After downing a whole stout and losing four straight tickets (for science), I was pretty down on my luck but also, much to my dismay, starting to not hate U2. Like, “One” is actually a pretty good song if you get past its cheesiness. But back on track! Instant Take 5 was next, a game that I’d actually won a few dollars on before so I was feeling pretty confident. This one pays out at a maximum of $5,555 (get it? It’s a bunch of fives?), and you just have to get any three like amounts out of the nine possible to win.
This time I appealed to the Celtic gods by opening a box of Lucky Charms, but I forgot to pick up milk so I was just going dry (side note: dry Lucky Charms are a surprisingly good snack). Really feeling “Sunday Bloody Sunday,” I got to it: $10, $500, $40, $20, $10, $1, $1, $5,555 (Yeah RIGHT), and $100. Hearts, stars and horseshoes, clovers and blue moons (magically delicious though they may be) couldn’t save this one. And the back of the box didn’t even have a game.
Scratcher No. 6: “Cash Frenzy”
Uno. Dos. Tres. Catorce! No. 6, no wins, “Vertigo” blasting, marshmallows on my computer, it was time to up the ante. My next ticket was Cash Frenzy, a $5,000, five-round game where you get two numbers each time and the “your number” has to beat “their number” to win whatever’s behind “Prize.” But first I took aim at another Irish stereotype and had a shot of Jameson. Feeling loose, I got scratching: 4 to 6, 14 to 18, 6 to 8, 8 to 9, 12 to 13. Another loss. But on the bright side, I was getting tipsy and still had so many Lucky Charms.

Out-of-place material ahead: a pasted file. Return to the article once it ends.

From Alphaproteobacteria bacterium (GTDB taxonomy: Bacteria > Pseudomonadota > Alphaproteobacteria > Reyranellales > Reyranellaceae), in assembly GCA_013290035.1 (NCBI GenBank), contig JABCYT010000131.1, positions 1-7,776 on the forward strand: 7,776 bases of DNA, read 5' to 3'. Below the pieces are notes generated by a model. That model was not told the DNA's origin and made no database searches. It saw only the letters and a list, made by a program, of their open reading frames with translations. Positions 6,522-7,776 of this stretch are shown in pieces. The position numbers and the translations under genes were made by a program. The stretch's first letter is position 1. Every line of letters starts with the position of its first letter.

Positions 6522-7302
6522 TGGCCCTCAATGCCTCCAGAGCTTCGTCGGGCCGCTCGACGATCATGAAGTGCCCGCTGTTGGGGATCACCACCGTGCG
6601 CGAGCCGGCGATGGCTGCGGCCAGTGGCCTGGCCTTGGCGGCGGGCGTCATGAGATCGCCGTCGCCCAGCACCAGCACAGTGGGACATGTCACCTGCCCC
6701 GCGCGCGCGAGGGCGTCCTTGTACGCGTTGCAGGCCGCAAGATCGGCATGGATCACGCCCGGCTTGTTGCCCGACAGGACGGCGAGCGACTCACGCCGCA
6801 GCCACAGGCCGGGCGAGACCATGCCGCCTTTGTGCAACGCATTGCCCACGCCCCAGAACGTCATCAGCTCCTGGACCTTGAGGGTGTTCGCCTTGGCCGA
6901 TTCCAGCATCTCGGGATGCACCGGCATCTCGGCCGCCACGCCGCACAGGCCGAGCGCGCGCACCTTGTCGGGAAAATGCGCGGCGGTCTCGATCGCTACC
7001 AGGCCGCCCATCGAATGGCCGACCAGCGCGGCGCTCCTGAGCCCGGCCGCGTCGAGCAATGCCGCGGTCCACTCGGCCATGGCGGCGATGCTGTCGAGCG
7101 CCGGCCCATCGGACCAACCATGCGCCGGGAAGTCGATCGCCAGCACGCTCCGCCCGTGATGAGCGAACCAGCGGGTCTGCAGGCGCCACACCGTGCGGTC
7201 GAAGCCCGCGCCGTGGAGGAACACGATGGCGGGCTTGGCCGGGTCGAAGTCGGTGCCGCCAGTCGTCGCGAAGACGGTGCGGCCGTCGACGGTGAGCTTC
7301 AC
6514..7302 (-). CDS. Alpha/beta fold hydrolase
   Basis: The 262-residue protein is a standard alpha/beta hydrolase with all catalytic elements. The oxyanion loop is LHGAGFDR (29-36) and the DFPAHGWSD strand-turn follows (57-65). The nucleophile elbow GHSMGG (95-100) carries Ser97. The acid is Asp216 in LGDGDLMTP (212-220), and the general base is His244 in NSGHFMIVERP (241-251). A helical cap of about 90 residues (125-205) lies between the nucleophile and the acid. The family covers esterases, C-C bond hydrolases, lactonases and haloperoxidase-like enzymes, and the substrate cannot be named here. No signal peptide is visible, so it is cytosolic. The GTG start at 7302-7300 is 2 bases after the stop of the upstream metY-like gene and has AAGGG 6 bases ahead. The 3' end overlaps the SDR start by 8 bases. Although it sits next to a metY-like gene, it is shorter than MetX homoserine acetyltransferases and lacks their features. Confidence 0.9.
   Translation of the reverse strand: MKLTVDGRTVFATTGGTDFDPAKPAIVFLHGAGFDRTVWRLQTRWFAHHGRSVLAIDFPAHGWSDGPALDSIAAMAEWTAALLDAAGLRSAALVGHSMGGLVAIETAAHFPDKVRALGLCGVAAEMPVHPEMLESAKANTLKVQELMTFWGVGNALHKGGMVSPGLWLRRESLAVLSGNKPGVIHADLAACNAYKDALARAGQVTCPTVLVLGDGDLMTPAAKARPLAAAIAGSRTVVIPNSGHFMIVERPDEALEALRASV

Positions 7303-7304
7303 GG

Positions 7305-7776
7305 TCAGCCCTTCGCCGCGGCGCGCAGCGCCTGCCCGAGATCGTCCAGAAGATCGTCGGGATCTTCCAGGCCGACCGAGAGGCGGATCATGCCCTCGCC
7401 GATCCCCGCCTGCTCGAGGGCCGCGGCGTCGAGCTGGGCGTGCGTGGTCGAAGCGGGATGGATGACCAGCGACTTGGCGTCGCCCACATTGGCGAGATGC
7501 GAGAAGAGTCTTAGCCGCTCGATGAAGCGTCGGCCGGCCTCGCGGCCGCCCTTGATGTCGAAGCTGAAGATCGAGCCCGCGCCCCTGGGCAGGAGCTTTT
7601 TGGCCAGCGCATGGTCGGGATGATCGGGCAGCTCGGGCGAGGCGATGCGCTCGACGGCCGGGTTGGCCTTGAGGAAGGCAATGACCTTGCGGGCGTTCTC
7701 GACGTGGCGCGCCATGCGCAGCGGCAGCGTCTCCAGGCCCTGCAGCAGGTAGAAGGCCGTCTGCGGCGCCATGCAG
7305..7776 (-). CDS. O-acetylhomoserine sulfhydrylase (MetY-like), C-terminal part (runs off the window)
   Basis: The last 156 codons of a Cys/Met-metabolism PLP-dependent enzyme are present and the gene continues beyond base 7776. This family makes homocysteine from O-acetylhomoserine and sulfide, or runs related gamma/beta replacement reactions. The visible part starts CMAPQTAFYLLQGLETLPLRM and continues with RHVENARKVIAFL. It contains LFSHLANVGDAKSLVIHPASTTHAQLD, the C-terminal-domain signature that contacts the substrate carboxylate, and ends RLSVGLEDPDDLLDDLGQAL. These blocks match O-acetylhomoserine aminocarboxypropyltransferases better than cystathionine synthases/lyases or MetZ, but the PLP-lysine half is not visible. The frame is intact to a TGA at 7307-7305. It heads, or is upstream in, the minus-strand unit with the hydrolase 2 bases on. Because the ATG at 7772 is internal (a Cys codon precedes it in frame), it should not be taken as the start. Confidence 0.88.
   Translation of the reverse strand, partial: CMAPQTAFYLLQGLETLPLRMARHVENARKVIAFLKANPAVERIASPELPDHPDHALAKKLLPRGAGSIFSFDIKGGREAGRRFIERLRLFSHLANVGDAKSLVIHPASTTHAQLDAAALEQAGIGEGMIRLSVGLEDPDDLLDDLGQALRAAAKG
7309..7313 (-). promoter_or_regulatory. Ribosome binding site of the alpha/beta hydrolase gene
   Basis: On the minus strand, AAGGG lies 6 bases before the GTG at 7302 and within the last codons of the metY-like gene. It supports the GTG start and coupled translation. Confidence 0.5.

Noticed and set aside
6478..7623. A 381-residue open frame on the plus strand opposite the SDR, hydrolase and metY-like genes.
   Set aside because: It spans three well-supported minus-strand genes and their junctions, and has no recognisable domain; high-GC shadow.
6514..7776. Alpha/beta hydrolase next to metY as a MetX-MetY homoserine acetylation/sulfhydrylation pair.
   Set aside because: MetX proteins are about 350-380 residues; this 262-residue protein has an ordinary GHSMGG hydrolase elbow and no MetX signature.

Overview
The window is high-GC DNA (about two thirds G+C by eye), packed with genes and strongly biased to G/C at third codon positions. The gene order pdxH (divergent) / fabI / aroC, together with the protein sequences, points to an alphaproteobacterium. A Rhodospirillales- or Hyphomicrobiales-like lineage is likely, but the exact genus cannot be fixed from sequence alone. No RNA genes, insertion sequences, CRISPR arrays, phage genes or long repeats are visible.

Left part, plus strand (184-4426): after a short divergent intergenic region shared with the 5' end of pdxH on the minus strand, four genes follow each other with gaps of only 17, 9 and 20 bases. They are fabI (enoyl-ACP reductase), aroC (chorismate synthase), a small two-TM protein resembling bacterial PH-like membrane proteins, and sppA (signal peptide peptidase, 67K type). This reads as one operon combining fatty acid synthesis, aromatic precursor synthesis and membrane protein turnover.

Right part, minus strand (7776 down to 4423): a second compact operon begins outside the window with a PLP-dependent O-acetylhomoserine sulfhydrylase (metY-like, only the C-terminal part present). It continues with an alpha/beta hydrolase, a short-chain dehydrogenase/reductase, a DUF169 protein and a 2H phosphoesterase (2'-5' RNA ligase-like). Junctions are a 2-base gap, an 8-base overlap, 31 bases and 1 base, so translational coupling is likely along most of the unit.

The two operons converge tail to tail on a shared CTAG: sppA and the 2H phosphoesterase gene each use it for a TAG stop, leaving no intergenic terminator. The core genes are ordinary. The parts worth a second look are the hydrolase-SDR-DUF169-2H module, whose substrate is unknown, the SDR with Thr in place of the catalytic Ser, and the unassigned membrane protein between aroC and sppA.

Scratcher No. 7: “Lucky 7’s”
You know, U2’s 80s stuff really just sounds like the Smiths or something and everybody loves the Smiths! But I digress. For my last ticket (Lucky 7’s, another tic-tac-toe board where you match three “7”s or two and a “$$” to win whatever’s in the “Prize Box”), it occurred to me that in paying tribute to the Irish spirit I might actually just be mocking a whole culture. So, rather than drink more or eat more leprechaun cereal, I went a different route: I started reading Ulysses.
It was pretty immediately clear that if Ulysses is hard to follow normally, it’s impossible right after a shot while listening to “Sunday Bloody Sunday” for the third time in an hour. And also is “dogsbody” really a word? But back to scratching! The prize was $7, an amount that felt within reach and which, by chance, would exactly have paid for all of the scratchers. Top row: two sevens and a two. Second row: two eights and a seven, giving me two sevens on the right vertical. Last row: Seven… SEVEN… four. And with that, the noble experiment was done with not a single win to be found.
Seven scratchers, too much green for any one man, a can of swill, some decent whiskey, 25% of my daily zinc and 768 pages of incomprehensible classic literature and I still hadn’t found what I was looking for. So what does all this mean about the so-called “Luck of the Irish”? Sure, I didn’t win any money but I’m also not Irish and it’s also not the Gold Rush and also most of the ways I appealed to Gaelic fate were based on hurtful stereotypes. Maybe the real take-away here is that the “Luck of the Irish,” like St. Patrick’s Day itself or like that other questionable idiom, the “Irish Exit” is
Follow Sam who already left without saying goodbye: @samhweiss.